Can you dropout of college and get a refund?

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According to College Atlas, 70% of Americans will study at a four-year college, but less than two-thirds will graduate with a degree, and 30% of first-year students drop out after their first year of school, this is a good one Colemanbook.com fans so lets get right into it.


 

 
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Can you dropout of college and get money back?

This means that many students who withdraw from school not only end up having student loan debt, but end up owing the school directly as well…. Tuition is $10,000 for the year and the school’s refund policy states that you may only receive a refund of any kind if you withdraw before the 30th day of the semester.

Do colleges give refunds? 

What they don’t always realize is what that refund check really is. A refund check is money that is directly given to you from your school, but it’s not a gift. It is the excess money left over from your financial aid package after your tuition and fees have been paid.

When considering whether to drop out, most students don’t realize there’s a monetary penalty that can come along with the decision. If you’re sitting in class thinking “I’ve made a huge mistake,” consider these tips before you take any action.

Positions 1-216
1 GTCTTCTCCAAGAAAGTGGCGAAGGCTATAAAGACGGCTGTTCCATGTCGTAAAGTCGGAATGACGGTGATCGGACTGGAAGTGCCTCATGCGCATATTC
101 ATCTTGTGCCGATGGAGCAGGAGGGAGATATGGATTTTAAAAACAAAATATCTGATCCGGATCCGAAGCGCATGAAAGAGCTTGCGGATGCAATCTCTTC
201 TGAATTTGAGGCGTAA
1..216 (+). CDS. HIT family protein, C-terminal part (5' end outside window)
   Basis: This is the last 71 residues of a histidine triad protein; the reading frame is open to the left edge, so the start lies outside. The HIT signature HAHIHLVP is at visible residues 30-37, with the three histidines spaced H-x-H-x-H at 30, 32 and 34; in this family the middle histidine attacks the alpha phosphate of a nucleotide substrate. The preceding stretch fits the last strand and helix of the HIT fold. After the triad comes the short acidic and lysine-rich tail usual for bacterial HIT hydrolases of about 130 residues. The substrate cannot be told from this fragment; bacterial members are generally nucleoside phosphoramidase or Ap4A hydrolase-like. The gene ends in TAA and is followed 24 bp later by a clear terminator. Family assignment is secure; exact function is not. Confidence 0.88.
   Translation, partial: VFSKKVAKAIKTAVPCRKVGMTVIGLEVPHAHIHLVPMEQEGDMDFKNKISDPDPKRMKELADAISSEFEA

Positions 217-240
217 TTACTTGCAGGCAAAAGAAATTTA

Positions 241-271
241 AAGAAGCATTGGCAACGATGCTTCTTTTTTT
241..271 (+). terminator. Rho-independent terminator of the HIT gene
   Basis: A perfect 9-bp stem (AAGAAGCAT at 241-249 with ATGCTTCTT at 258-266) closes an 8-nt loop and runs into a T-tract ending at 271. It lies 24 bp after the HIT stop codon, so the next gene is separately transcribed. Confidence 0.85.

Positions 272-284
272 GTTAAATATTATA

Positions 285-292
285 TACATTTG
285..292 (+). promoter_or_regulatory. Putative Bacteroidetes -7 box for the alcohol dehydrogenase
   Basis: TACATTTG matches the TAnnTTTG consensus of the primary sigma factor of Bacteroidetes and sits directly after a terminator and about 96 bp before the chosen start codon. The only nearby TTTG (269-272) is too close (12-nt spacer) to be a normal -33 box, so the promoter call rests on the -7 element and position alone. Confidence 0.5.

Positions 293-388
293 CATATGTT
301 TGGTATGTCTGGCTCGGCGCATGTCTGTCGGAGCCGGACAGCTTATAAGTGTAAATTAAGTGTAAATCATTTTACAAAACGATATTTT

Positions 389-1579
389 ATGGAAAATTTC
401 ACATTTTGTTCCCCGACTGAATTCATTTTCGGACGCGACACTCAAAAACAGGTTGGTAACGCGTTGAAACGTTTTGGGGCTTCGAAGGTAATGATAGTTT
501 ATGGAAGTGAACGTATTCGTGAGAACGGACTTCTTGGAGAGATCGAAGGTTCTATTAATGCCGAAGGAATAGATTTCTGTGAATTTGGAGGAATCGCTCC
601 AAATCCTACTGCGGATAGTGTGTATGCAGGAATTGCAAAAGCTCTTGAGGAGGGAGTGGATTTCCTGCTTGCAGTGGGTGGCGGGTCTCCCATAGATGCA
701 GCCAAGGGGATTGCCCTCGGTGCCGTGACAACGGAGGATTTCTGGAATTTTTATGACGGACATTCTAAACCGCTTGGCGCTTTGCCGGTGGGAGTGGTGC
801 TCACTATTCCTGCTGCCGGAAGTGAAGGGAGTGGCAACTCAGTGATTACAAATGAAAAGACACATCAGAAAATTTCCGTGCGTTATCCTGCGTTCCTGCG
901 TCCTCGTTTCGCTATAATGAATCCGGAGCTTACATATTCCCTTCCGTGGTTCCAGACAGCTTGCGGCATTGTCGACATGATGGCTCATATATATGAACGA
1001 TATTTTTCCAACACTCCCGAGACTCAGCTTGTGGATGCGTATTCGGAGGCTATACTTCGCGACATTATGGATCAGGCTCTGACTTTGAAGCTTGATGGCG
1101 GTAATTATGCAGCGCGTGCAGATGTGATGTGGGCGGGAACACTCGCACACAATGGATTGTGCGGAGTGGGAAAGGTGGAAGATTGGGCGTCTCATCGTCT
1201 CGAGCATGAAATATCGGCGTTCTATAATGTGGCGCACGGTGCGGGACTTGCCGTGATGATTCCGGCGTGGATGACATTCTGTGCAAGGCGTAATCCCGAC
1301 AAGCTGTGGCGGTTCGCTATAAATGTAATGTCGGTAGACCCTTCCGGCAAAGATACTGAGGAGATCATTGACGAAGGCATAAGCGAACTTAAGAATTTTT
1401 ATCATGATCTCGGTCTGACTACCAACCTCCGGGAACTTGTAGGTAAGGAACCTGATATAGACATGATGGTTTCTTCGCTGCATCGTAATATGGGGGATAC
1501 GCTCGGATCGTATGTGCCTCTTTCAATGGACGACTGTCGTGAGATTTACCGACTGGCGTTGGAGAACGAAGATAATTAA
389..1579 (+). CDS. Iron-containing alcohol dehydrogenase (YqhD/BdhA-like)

1. Know what you’ll owe: Federal student loan regulations require that the school return all or a portion of the student’s federal aid if the student withdraws before they have completed at least 60 percent of the loan period, which is usually the academic year. The problem is that the school is not required to, and often does not, have the same tuition refund policy. This means that many students who withdraw from school not only end up having student loan debt, but end up owing the school directly as well.

For example, let’s say you withdraw from your school on Nov. 1. The academic year is from September until May and is 270 days long. You were awarded a federal student loan for that same period in the amount of $10,000, of which $5,000 was disbursed back in September. Tuition is $10,000 for the year and the school’s refund policy states that you may only receive a refund of any kind if you withdraw before the 30th day of the semester.

GET student loan repayment tips for college dropouts.
As you’ve attended for 60 calendar days, you’ve completed approximately 22 percent of the academic year and consequently earned 22 percent of the federal student loan, which is $2,200. The school, therefore, is required to return $2,800 back to the loan holder.

But because you have attended school for longer than 30 days, the school’s refund policy dictates that you still owe the tuition for the full semester. This leaves you owing $2,200 in student loans and $2,800 directly to the school. You will be required to pay that debt regardless of whether you ever complete your credential or felt like you got anything out of your school experience.

This can be an even bigger problem if your reason for withdrawing is to eventually transfer into another institution. The new school is probably going to want an official copy of your transcript, something the school you withdrew from will likely withhold until they have been paid in full.

 

Many students withdraw due to feeling overwhelmed, especially during midterms. Before you take such a step, consider the consequences of withdrawal versus pushing through and finishing at least the semester so you will, as a minimum, have some transferable credits to show for your effort and debt.